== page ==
Hey there, time traveller!
This article was published 19/9/2017 (275 days ago), so information in it may no longer be current.
Having a good-paying unionized job helped Wab Kinew on the road to becoming a positive person, the new NDP leader said Tuesday.
One of the most important determinants in turning his life around was a good-paying job, Kinew told participants at an anti-poverty rally calling for a $15-an-hour minimum wage.
The day he started his first job with the CBC after years of minimum-wage work, his income quadrupled overnight, Kinew told the organized-labour rally on the steps of the legislature.
That was in 2004, the year after two charges of domestic assault against Kinew were stayed.
"The first time I saw one of those paycheques in a unionized workplace, my eyes bulged out of my head," Kinew said. "It gives you dignity, discipline, esteem."
Unprompted, Kinew told the crowd that he's aware his past is still very much under scrutiny, and he won't be the one who decides when everyone has heard enough answers.
"There's a lot of discussion about me. I'm committed to answering questions. If there's anything you want to ask me, approach me, I'll make time," he told the rally after getting applause from several dozen people in public-sector union clothing, wielding signs for their unions.
Manitoba Federation of Labour president Kevin Rebeck told reporters he hasn't wavered in his support of Kinew, even though he had been previously unaware of recent revelations about domestic assault charges that were stayed, and other incidents from Kinew's past.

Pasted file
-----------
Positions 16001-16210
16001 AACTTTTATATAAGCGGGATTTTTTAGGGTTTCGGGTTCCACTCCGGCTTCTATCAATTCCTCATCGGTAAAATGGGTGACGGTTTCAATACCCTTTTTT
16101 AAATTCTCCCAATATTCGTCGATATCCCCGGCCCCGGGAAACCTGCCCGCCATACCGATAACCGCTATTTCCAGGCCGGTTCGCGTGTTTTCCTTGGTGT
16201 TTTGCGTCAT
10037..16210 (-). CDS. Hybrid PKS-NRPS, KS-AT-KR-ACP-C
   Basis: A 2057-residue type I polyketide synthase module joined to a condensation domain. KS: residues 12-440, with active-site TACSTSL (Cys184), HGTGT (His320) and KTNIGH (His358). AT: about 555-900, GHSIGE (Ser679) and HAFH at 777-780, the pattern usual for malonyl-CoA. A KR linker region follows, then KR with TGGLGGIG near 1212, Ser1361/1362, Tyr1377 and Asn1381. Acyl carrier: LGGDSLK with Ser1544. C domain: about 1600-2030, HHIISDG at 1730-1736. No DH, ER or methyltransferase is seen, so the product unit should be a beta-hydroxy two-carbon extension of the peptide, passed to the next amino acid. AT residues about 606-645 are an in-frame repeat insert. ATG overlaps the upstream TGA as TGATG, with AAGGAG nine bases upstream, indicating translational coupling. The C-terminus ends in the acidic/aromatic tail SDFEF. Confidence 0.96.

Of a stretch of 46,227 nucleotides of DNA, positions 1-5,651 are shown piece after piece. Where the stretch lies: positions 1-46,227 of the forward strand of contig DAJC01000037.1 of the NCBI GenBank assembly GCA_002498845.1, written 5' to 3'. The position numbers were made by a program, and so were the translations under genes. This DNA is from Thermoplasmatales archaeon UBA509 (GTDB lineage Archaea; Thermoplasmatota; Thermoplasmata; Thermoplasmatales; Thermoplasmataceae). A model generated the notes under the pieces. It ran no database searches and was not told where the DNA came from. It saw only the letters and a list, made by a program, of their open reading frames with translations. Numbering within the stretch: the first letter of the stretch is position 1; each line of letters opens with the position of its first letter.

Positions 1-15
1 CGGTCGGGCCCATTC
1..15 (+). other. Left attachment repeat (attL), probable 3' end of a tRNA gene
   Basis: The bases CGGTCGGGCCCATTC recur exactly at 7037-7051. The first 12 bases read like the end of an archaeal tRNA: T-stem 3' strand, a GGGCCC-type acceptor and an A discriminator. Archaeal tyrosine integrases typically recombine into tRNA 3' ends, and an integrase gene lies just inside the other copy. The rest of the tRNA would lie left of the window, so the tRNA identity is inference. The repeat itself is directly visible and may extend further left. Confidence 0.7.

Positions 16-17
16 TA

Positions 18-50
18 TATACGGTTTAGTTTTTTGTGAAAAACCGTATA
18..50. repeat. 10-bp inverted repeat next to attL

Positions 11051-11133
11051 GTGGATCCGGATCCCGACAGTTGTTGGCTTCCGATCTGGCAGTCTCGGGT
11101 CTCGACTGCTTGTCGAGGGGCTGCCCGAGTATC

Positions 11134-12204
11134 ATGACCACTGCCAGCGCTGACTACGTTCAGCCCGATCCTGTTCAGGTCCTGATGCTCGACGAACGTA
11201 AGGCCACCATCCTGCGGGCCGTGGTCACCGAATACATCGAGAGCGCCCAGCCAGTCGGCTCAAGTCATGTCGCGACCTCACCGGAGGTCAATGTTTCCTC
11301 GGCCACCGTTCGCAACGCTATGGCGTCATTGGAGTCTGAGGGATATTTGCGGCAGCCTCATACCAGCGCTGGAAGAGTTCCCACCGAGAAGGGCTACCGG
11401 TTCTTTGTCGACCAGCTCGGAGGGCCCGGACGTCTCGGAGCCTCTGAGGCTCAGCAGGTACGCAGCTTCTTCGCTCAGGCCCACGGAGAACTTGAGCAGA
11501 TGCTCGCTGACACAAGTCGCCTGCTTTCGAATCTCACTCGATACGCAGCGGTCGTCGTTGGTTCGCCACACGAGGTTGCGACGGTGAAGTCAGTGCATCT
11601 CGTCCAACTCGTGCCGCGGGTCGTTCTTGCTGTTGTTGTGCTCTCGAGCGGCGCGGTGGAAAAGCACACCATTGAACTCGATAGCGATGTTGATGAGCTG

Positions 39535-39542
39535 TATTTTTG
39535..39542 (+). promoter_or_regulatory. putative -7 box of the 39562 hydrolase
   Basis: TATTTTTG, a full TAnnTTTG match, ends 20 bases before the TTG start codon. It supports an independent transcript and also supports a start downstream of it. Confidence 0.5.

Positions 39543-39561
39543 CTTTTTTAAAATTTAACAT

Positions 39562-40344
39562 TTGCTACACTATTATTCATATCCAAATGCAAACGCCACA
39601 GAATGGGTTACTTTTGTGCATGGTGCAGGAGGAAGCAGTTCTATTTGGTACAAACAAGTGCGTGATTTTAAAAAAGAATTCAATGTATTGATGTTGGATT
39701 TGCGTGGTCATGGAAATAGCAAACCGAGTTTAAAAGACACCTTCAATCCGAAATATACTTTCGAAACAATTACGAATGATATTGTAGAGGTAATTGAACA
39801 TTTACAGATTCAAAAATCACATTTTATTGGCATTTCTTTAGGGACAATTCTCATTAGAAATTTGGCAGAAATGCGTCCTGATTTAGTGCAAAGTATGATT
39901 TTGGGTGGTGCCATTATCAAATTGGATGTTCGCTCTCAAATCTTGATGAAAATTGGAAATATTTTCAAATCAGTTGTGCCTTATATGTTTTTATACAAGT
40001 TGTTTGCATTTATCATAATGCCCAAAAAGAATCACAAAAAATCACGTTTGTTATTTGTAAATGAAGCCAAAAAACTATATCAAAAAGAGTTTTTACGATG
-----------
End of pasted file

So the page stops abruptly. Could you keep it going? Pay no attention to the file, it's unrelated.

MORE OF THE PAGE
Rebeck wouldn't say if Kinew should have handled differently how, and how much, he has divulged about his past.
"Anyone has concerns when you hear things like that," Rebeck said. "I've known Wab for two years now — he's become a role model in the community. He could do a lot of good. We need someone to challenge (Premier Brian) Pallister.
"He's a well-spoken man who stands up for people, services. A lot of people are talking about who he is today."
As for the rally itself, Kinew and Rebeck hustled to deny they're not on the same page after Rebeck called for Pallister to bring minimum wage to $15 an hour by 2019 or 2020, and Kinew said it wouldn't hit that point until the end of an NDP government's first mandate in 2024.
"We think a two-to-three-year plan makes sense," said Rebeck.
That would allow time for small business to adjust. After the minimum wage hits $15 an hour, government could plan how to reach the poverty line, and to then index minimum wages to a living wage line, he said.
Low-income workers spend their wages in the community, Rebeck pointed out.
"All too often we hear the mythology that minimum wages (increases) will drive jobs out of the economy," he said.
Labour doesn't believe raising the minimum wage to $15 an hour would prompt workers currently making that much to seek a similar dollars-and-cents increase, Rebeck said.
Anti-poverty activists must be sensitive to small business, though, Kinew said. Unlike Rebeck, he expects significant increases would have to wait for Kinew to become premier in an NDP government.
"We'd get there by the end of the first mandate," said Kinew, who argued that current cost-of-living levels would have the poverty line at about $16 an hour in 2024.
The Pallister government did not raise the minimum wage in its first year. It goes up by the level of inflation on Oct. 1, from $11 an hour to $11.15.
Nicole Dvorak, who works full time at a minimum-wage job, told the rally that 15 cents an hour does nothing over a full day of work.
"I can tell you, $1.20 day doesn't buy you anything, and doesn't get you out of poverty," she said.
Nick Martin is the bearded guy we keep hidden away at the back of the newsroom. He is now in his fourth decade working in daily newspapers.